Reflecting on Jeffrey Steel’s post here, I began to realize some of the deeper disagreements with Anglicans over women’s ordination. It comes down to the fact that Anglicans do not necessarily understand ordination to be a sacrament. Whether there are seven sacraments or two is one of the areas that Anglicans are happy to leave unresolved. If you are an Anglo Catholic you accept all seven. If you are Evangelical you only accept two (Baptism and Eucharist) and even then your understanding of them is not what Catholics understand as a sacrament.
As a result the typical Anglican understanding of ordination has (as Jeffrey reminds us) more to do with the function of the priest. Anglicans discuss ordination in terms of ministry and ‘call.’ This is a Protestant understanding based in the individual’s subjective experience of a ‘call’ and a utilitarian understanding of their suitability for service. The ordination service is the formal recognition of that call and a kind of ‘blessing for service’. For most Anglicans there is also an awareness of the Apostolic ministry and being joined with a priesthood that is bigger and wider than their own individual call but this usually remains vague or undefined.
Now, there is nothing wrong with these levels of understanding about ordination as far as they go, except (and this comes as no surprise for Anglicans do not universally believe that ordination is a sacrament) that there is no talk of the sacrament of ordination. This website which claims to outline Anglican beliefs speaks of other ‘sacramental rites’, and this is it’s definition of ordination: Ordination is the rite in which God gives authority and the grace of the Holy Spirit to those being made bishops, priests, and deacons, through prayer and the laying on of hands by bishops.
They speak here of a ‘sacramental rite’ and refer to ordination as a ‘rite’ because Article 25 of the 39 Articles of Religion allows for only 2 sacraments, and specifically repudiates the other five. Any formal statement of Anglican belief can still not contradict the Articles of Religion. Furthermore, this language of ‘sacramental rite’ is used as a fudge so that both the Anglo Catholics and Evangelicals can sign up. ACs will emphasize the ‘sacrament’ part. Evos will deny that it is a sacrament.
But Catholics do not speak merely of a ‘rite’ but of a sacrament, consequently we believe much more is going on in ordination than merely recognizing a person’s call for service and going through a ceremony that recognizes his qualifications and gives him the authority to call himself ‘Reverend’, wear clerical dress and start leading worship and ministering. In fact there is much more going on than also having the paperwork to show that the ordaining bishop is ‘valid’.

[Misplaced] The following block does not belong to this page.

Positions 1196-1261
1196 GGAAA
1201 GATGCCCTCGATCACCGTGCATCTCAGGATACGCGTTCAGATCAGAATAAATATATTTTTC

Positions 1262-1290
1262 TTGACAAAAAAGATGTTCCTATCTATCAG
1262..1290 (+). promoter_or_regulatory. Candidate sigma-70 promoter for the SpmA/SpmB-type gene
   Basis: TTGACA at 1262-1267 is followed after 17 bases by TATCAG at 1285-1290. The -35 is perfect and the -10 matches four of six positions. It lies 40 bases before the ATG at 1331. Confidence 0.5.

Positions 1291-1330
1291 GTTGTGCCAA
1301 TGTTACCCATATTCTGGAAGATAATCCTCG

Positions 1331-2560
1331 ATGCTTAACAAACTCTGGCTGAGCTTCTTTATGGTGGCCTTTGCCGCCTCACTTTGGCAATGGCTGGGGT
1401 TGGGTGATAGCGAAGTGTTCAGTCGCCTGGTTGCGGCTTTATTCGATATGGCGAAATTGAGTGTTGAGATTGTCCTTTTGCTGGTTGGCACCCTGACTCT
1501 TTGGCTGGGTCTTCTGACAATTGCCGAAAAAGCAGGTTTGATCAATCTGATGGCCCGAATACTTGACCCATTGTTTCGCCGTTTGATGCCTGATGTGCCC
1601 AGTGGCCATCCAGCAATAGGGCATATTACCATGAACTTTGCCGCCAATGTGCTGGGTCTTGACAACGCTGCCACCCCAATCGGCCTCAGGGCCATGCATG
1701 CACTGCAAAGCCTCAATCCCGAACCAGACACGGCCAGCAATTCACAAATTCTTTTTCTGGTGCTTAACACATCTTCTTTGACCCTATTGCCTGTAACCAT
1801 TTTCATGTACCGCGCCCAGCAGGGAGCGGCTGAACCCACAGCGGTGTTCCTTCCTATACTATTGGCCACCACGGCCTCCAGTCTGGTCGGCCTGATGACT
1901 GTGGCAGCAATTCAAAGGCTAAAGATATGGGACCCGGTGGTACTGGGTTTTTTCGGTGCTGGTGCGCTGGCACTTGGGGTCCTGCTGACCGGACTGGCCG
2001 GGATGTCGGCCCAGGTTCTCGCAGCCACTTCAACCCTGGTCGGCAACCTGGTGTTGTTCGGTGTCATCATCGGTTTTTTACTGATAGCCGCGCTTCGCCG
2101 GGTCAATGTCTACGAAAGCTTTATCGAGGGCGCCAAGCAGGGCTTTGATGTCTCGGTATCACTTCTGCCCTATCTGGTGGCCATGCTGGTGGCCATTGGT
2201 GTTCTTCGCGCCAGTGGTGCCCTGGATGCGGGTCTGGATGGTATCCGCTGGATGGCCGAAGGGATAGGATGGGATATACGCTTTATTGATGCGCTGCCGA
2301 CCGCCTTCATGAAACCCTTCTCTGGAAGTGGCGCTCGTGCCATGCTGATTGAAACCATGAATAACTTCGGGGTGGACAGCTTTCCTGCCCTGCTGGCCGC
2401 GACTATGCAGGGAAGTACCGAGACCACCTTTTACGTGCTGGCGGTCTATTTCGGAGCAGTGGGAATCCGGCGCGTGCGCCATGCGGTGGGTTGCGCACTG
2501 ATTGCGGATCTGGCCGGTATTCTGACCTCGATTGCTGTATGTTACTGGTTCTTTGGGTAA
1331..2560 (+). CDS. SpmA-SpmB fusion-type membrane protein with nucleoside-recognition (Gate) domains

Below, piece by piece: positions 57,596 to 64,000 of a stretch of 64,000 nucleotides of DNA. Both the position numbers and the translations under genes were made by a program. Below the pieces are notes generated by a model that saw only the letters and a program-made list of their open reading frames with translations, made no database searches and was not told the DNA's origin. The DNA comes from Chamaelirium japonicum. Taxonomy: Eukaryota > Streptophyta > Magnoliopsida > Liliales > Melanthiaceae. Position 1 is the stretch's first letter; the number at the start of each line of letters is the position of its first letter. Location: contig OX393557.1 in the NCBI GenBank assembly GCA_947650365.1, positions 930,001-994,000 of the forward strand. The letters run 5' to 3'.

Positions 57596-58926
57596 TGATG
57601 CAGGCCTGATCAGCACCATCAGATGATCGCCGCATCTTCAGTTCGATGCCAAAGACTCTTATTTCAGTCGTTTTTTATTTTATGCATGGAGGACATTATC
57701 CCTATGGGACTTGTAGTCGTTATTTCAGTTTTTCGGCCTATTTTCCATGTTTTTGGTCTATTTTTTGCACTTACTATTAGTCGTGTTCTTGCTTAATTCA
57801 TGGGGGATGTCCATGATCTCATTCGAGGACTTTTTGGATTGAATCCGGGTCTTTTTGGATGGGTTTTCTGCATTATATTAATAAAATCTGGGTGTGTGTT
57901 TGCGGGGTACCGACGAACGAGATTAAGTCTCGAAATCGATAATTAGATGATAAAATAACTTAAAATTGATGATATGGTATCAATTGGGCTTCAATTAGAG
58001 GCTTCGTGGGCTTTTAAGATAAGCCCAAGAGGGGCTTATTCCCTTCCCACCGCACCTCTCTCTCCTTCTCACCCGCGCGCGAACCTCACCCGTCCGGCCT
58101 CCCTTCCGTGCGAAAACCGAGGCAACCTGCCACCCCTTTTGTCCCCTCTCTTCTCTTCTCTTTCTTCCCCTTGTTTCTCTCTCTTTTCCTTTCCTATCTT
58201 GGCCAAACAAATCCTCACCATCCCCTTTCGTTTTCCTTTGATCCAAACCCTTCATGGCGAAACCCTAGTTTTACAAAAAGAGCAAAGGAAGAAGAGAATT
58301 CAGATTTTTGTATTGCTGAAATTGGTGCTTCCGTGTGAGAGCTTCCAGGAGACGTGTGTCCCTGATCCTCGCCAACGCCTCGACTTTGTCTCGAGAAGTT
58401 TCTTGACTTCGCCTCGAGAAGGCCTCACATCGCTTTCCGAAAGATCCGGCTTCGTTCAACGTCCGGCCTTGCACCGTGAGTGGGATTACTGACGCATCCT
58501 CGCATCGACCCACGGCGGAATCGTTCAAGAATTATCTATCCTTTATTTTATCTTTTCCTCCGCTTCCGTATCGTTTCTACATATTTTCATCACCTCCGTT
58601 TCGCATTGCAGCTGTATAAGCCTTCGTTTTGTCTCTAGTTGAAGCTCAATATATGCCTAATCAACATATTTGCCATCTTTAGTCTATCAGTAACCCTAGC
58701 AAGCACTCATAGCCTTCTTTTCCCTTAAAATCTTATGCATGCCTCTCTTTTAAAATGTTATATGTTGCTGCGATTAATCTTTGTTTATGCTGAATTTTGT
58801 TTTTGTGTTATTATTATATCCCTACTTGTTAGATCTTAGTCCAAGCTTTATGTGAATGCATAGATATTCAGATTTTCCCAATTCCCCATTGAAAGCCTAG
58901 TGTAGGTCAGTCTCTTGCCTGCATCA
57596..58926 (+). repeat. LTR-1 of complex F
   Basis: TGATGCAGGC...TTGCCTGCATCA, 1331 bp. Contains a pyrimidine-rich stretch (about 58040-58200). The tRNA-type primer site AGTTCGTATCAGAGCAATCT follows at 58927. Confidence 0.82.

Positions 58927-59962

The Catholic Church teaches that ordination is a sacrament, and that the symbolic levels of understanding are activated and made real. The sacrament ‘effects what it signifies’, and what it signifies is that the man is being configured to Christ in a new and radical way. Through the sacrament of ordination there is an ontological difference in the man ordained. He does not simply represent Christ as a symbol at the altar. He is actually given a new character which is configured to Christ’s priesthood in a new way. Whether women can be so configured to Christ is what is of concern for Catholics–not whether particular individuals have been called to service or whether they would be good at the job.
Some will argue that this ontological change, this new configuration to Christ is possible for a woman, but the teaching of the authority of the church has said this is not a possibility. This is not because the Catholic Church is misogynistic, but because it does not have the authority to change the matter of a sacrament–even for what seem good reasons.
It is not a baptism unless water is used. It is not a Eucharist unless wine and bread are used. Likewise it is not an ordination unless a man is used. One could argue that in a culture where bread and wine are unknown and the staples are, say, manioc root and coconut beer that it would make better sense to use manioc root and coconut beer for the Eucharist. This might be pastorally sound, but it would not be a Eucharist. Likewise, there may be very good societal reasons for ordaining women, but the Catholic Church can’t do it even if it feels good.
The underlying reason is something that I believe many Anglicans and Catholics have overlooked, that Catholics regard ordination as a sacrament and Anglicans do not. At best they may hold such an idea as a pious opinion if one is catholic minded.
In the end, this is also the foundational problem in the continuing discussion of the validity of Anglican orders. The Catholic position is that Anglican orders are not valid despite the fact that they have cross fertilized their episcopal strain from the Old Catholic succession. The underlying reason that they continue to be invalid is because the Anglican Church does not intend to do what the Church does in ordination. The Catholic Church celebrates a sacrament when a man is ordained. How can the Anglican Church intend to do that when it still formally denies that ordination is a sacrament?
Therefore, when Dr Williams asks “is this really such an important matter?” Catholics have to come back and say, “I’m afraid so. Because it points out that we haven’t really agreed on what ordination means in the first place.”
Jeffrey Steel writes further on this issue here.
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